Tavakoli Structured Finance, Inc.

The Financial Report

By Janet Tavakoli

Euro Endgame

The European Central Bank (ECB) is facing a dilemma similar to that faced by major U.S. banks in the 1980’s with defaulted loans to Latin America. The PIIGS (Portugal, Ireland, Italy, Greece and Spain) collectively may require debt write-downs that exceed banks’ capital and reserves, and the ECB’s tantrums won’t change that fact.

Bullying Greece Is No Solution

The immediate crisis is in Greece, but it is not alone. It is futile to blame deadbeat borrower countries, and given the flaws in the European Union, it isn’t entirely their fault. The Euro is a super Deutsche Mark with a French accent. There was no Renaissance of manufacturing and productive jobs in the outer reaches of the Eurozone.

When you’re overleveraged, your entire future depends on cash flow, and the cash flow isn’t there for countries like Greece. The ECB is threatening to cut Greece off from bank liquidity— triggering Greek bank failures—if there is any restructuring of Greek debt. But the cash flow isn’t there to service and repay the debt, and even selling off assets won’t change the long-term situation for Greece.

The ECB alone bought €75 billion in government bonds, and €45 billion or around 60% of them are Greek debt. Despite JPMorgan’s estimate of around €81 billion in capital and reserves for other European banks to sustain a 50% haircut in various government bonds, it likely isn’t enough, and government bonds aren’t the only challenges the banks face.

The ECB’s problem and the problem for many Eurozone banks is that they do not want to mark their bonds to market. They don’t want to know what the debt is really worth, and it’s not worth anything near what they’re telling themselves it is worth. Threatening Greece so that they can cover-up the problem is only a temporary fix, and it isn’t fooling anyone.

Deep and Meaningful Discounts for Restructured Debt

Given that no one wants to face the magnitude of the problem, it is difficult to say how bad this can get, but history gives us an example of what needs to be done. In the late 1980’s if U.S. banks had marked their Latin American debt to market, the losses would have wiped out the capital of Bank of America and Manufacturer’s Hanover (now JPMorgan Chase). Citibank was close to being wiped out. Other banks were also on the ropes: Irving Trust (now Bank of New York Mellon), First Chicago (now part of JPMorgan Chase), and Continental (later seized by the FDIC due to other bad loans).

By the end of 1987, Latin American debt ranged from around 15 cents on the dollar for Bolivian debt to around 35 cents on the dollar for Argentina’s debt. There was precedent for these market values. Market value estimates at the time recognized a valid appraisal method based on the fact that the U.S. had forgiven a large chunk of Mexico’s debt and restructured it.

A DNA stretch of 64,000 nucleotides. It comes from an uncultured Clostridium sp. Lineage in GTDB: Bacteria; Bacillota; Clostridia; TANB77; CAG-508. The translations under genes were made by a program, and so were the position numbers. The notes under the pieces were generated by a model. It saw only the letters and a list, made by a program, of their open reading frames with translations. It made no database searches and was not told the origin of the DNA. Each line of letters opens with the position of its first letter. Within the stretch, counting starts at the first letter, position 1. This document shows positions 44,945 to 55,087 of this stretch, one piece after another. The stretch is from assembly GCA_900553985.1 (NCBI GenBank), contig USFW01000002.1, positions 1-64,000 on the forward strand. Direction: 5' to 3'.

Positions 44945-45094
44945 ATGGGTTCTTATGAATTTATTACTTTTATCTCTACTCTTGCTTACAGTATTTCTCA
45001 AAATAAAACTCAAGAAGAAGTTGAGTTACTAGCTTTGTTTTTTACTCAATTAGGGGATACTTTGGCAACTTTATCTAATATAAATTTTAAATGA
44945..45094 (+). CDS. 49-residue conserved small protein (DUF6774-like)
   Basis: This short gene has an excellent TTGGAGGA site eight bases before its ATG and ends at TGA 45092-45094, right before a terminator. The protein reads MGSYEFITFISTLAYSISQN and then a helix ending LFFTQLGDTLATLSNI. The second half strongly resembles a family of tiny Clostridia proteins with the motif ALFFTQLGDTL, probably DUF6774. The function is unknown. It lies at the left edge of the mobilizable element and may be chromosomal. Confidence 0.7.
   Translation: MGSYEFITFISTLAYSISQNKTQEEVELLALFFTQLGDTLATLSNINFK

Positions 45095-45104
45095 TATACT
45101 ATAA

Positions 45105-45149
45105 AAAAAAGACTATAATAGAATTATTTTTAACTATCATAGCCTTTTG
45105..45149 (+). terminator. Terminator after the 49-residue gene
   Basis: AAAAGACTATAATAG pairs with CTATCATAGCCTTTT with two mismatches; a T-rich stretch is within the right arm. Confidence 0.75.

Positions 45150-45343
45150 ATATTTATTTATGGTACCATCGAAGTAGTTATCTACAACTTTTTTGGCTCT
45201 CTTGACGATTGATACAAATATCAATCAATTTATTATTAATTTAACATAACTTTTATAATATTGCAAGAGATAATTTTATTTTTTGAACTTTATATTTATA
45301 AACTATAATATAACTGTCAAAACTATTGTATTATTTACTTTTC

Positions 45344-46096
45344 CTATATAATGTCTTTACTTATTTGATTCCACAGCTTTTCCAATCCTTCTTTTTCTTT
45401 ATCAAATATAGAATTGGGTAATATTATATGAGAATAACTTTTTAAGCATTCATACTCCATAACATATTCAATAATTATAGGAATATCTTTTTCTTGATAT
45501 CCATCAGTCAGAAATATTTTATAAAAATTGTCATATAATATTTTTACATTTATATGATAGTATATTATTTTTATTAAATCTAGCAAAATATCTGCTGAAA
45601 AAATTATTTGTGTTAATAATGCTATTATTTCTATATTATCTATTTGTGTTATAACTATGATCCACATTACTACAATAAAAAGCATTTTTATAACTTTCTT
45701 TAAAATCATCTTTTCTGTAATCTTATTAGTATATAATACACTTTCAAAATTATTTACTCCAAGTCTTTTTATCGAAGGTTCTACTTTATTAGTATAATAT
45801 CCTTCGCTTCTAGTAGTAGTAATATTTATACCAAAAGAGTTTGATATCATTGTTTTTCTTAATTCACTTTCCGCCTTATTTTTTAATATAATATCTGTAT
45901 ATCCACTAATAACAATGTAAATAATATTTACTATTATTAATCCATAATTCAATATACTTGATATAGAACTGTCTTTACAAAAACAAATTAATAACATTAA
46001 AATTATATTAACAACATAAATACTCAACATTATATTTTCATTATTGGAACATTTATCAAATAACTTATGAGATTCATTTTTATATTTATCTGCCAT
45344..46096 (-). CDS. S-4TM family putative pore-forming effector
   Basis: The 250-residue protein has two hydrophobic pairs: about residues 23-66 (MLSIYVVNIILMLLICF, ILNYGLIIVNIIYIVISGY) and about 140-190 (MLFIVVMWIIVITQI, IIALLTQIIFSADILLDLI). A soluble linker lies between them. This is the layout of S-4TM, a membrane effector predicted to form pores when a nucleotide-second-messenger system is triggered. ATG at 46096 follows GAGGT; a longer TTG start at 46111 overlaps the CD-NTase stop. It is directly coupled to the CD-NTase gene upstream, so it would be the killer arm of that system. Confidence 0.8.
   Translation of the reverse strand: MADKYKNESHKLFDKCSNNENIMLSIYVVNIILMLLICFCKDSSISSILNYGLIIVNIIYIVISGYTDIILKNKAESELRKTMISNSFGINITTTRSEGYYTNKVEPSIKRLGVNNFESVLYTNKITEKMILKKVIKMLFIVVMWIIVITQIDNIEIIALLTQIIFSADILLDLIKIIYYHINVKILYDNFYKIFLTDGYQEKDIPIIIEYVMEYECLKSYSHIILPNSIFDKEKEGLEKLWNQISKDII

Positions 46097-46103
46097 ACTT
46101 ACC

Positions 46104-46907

After Latin American countries defaulted on debts, the subsequent granular restructuring negotiations resulted in various dollar-denominated Brady Bonds, named for then U.S. Treasury Secretary Nicholas Brady. Each country negotiated its own terms. In the earlier Mexican debt restructuring for example, half of the $20 billion debt was forgiven, and the principal of the other half of the debt was secured with a zero coupon UST bond then trading at around $2 billion of the $10 billion face value (the other half of the original debt). Mexico then had to meet the interest payments to service the $10 billion bond.

Greece is a sovereign country. The ECB is acting as if it can dictate terms to Greece, but as U.S. banks found out, when someone owes you a lot of money and they cannot pay it back, you are in as much trouble—and sometimes in more trouble—than they are.

Restructure Debt and/or End the Euro

The crisis the Eurozone now faces is that citizens of countries with the most fiscally irresponsible governments and banks may be of a mind to vote out their current governments and repudiate their debt. The ECB can threaten all it likes, but it is dealing with sovereign states.

Greece provides the most current example of the problem. It will have to impose fiscal restraint. The austerity measures forced on Greece from the Eurozone will be more onerous than those Greece will have to impose on itself, if it takes back control of its own currency and devalues it.

Greece is coming under pressure to sell crown jewels like Thessaloniki Water and Sewage and Piraeus Port Authority. Greek citizens may view that as robbery, since it will only provide enough to make interest payments on debt for a short period to help the ECB cover-up Greece’s solvency problem. This benefits the Eurozone banks that are in denial, but it doesn’t help Greece.

The End Game

Either Greek debt will be meaningfully restructured, or Greece will eventually divorce itself from the Euro, implement its own austerity programs, force a renegotiation of its debt, and devalue its own currency. If the ECB keeps storming out of meetings and isn’t willing to engage in meaningful negotiations, then it’s in Greece’s best interest to exit the Euro. Other countries in the Eurozone may come to that same conclusion.

See also:

Structured Finance: Sovereign Debt, Banks and Gold” – October 8, 2013

Greece and the Troika: Next Moves” – July 6, 2015

Read finance articles by Janet Tavakoli

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